The Best Ways To Keep Cilantro Fresh

For those who don't find cilantro to taste like soap, the leafy green herb can bring not only a splash of color but a bright pop of flavor to a lot of dishes. It's often used to garnish dishes like taco soup, cold vegetable salads, and even salsa with plenty of the flavorful herb chopped up inside. While cilantro is not as delicate to store as other herbs like basil, it does need a little attention to make a bunch keep fresh for as long as possible. And with the right care, you can keep cilantro fresh for months in your fridge.

Depending on how you plan to use your cilantro and how long you need it to stay fresh, you can use the fridge or the freezer to store it. According to Simply Recipes, cilantro is happier when kept at cooler temperatures, so either technique will keep the herb fresh for long periods of time. The key is deciding whether you want the whole, fresh leaves or the fresh taste of chopped cilantro.

Container with water and a bag

Those who want to use the whole leaves to garnish dishes or to tear them into larger pieces should opt to store a bunch of the herb in a container with water inside the fridge. Using this method, cilantro can stay good for a month according to Food Network. However, you will need to keep an eye on the leaves and stems to ensure they stay as fresh as possible for that length of time.

To store cilantro in the fridge this way, use the bouquet method. So, start by trimming the stems and removing any low-hanging leaves (via Simply Recipes). Then place the bunch in a jar or vase with fresh water covering the bottom inch or so of the stems. To protect the leaves from getting too cold, place a bag loosely over the top of the cilantro and cover the jar. You will need to change the water every so often though. That means you'll need to lift the bag to check to see if the water needs changing if you don't use cilantro very often.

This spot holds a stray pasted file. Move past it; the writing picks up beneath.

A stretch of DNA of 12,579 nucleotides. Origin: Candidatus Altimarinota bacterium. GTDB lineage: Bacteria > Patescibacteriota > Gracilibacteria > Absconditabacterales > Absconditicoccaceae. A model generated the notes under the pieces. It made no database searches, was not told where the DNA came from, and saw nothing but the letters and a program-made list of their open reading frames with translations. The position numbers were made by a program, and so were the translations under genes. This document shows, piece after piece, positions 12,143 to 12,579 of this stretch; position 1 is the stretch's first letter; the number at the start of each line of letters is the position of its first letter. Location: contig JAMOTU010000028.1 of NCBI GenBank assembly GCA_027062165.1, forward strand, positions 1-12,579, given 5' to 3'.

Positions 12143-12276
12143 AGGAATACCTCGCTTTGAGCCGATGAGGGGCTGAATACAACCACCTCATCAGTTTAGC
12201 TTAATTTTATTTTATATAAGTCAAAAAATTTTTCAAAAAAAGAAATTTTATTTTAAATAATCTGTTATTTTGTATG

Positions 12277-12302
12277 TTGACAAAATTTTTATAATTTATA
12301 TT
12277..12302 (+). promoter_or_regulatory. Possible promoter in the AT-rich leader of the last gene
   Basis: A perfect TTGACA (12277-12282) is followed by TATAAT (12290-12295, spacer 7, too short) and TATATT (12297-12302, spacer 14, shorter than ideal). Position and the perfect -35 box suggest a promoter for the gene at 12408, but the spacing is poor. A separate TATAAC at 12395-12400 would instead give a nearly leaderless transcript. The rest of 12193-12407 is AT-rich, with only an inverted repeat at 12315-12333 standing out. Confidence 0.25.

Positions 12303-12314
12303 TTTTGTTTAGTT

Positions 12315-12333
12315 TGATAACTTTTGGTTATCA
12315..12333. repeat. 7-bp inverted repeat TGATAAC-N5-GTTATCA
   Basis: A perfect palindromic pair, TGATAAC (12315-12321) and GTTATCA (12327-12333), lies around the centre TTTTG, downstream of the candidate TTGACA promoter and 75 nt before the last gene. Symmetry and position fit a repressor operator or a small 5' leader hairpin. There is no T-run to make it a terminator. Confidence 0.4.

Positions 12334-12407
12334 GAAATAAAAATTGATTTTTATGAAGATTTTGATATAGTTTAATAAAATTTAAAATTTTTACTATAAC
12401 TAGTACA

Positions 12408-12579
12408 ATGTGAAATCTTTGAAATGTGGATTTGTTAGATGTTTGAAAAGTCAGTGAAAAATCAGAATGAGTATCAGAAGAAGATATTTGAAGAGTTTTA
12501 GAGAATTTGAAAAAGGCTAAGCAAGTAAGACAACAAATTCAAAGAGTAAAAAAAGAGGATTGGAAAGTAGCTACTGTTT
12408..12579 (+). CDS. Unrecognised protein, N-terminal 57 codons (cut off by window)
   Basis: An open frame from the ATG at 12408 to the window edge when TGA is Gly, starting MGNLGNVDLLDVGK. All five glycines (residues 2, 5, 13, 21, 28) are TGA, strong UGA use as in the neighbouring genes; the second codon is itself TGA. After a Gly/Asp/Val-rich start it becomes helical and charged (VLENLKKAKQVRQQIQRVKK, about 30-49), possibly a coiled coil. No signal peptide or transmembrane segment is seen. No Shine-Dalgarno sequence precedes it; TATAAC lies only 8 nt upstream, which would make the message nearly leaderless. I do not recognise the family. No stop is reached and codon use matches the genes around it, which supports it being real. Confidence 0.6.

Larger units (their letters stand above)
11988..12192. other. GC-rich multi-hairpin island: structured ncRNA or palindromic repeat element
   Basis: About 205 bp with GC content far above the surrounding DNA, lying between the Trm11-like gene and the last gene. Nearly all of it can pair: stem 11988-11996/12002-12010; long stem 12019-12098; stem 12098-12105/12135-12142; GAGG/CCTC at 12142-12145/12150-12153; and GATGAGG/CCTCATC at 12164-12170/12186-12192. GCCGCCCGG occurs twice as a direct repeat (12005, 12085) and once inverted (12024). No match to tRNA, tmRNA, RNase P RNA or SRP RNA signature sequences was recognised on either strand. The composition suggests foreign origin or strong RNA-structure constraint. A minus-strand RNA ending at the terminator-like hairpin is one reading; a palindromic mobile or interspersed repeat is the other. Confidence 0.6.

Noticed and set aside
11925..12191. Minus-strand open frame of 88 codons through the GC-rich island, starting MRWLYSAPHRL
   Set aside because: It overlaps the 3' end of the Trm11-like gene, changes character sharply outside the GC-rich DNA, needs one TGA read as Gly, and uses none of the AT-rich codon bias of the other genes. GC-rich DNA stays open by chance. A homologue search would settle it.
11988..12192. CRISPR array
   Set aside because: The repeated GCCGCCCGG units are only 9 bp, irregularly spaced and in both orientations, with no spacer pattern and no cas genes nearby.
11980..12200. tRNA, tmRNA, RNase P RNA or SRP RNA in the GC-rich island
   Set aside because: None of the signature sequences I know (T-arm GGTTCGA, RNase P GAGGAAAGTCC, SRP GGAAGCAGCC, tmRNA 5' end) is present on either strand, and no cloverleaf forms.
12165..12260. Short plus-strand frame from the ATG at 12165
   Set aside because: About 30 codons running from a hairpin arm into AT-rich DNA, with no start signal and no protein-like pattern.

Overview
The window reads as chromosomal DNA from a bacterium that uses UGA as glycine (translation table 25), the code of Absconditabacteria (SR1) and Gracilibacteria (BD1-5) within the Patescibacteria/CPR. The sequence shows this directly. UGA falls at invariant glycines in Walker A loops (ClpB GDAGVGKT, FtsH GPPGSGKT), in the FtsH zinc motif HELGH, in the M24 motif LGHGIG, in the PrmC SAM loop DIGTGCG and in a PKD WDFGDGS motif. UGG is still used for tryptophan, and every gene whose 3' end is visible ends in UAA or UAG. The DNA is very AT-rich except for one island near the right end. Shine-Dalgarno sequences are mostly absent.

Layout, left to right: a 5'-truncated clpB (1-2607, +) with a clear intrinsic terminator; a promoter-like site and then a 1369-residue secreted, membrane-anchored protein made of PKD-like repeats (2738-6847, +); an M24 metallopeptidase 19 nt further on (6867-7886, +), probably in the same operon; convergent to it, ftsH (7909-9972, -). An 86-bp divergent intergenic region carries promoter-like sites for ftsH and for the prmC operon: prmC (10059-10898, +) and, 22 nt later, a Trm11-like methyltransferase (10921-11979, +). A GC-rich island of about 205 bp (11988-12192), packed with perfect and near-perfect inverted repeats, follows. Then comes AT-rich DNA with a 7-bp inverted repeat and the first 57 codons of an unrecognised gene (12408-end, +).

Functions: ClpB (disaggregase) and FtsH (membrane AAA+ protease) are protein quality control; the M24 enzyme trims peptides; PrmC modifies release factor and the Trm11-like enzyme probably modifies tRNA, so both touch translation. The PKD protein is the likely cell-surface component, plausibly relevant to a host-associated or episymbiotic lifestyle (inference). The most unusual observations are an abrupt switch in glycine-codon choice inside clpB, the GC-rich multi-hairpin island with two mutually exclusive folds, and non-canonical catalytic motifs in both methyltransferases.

Frozen with a liquid

If you plan to cook with cilantro or have time to allow cubes of the chopped herb to thaw, you can store it in the freezer. This method is great for long-term storage and can keep cilantro fresh for months to come. While you won't have much upkeep for this method, it does require a little more work upfront.

According to the Food Network, start by washing and thoroughly drying your cilantro leaves. Next, chop up the herb and place small spoonfuls into a clean, empty ice tray. You can then top the herbs with a neutral-flavored oil or just water to freeze them. Once frozen, place the cubes in a resealable container and store them in the freezer. Keep in mind that topping the herbs with oil will be better for cooking while water is good for using the herbs in raw or room temperature dishes.